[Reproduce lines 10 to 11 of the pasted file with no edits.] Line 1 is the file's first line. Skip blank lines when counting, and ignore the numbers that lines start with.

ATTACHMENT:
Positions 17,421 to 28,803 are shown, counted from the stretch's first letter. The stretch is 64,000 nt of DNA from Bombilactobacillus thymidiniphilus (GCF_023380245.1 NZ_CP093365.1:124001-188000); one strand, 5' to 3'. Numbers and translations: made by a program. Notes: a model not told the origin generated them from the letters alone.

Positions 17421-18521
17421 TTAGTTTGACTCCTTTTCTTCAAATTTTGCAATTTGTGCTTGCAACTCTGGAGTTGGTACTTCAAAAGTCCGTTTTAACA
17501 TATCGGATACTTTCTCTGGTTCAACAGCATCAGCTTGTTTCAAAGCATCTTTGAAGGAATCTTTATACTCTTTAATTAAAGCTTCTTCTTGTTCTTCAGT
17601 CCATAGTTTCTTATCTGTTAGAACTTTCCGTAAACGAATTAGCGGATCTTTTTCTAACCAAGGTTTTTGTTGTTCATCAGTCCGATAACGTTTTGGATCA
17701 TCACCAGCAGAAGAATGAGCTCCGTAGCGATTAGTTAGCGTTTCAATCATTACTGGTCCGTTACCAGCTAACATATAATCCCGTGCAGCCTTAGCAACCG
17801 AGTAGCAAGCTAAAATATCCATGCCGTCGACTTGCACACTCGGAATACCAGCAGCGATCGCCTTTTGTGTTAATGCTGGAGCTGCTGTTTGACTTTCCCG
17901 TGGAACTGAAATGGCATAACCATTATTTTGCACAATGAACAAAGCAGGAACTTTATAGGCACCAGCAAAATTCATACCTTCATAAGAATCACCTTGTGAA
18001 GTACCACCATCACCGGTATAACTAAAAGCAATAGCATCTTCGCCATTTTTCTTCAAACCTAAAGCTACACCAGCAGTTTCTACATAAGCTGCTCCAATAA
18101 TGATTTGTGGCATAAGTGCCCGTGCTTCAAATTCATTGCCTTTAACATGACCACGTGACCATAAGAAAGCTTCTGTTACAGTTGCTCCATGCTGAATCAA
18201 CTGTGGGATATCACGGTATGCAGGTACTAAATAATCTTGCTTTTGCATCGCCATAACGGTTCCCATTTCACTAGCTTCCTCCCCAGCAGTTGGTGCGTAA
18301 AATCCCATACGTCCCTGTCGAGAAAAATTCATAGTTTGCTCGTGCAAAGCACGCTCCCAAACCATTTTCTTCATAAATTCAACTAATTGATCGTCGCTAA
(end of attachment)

18101 TGATTTGTGGCATAAGTGCCCGTGCTTCAAATTCATTGCCTTTAACATGACCACGTGACCATAAGAAAGCTTCTGTTACAGTTGCTCCATGCTGAATCAA
18201 CTGTGGGATATCACGGTATGCAGGTACTAAATAATCTTGCTTTTGCATCGCCATAACGGTTCCCATTTCACTAGCTTCCTCCCCAGCAGTTGGTGCGTAA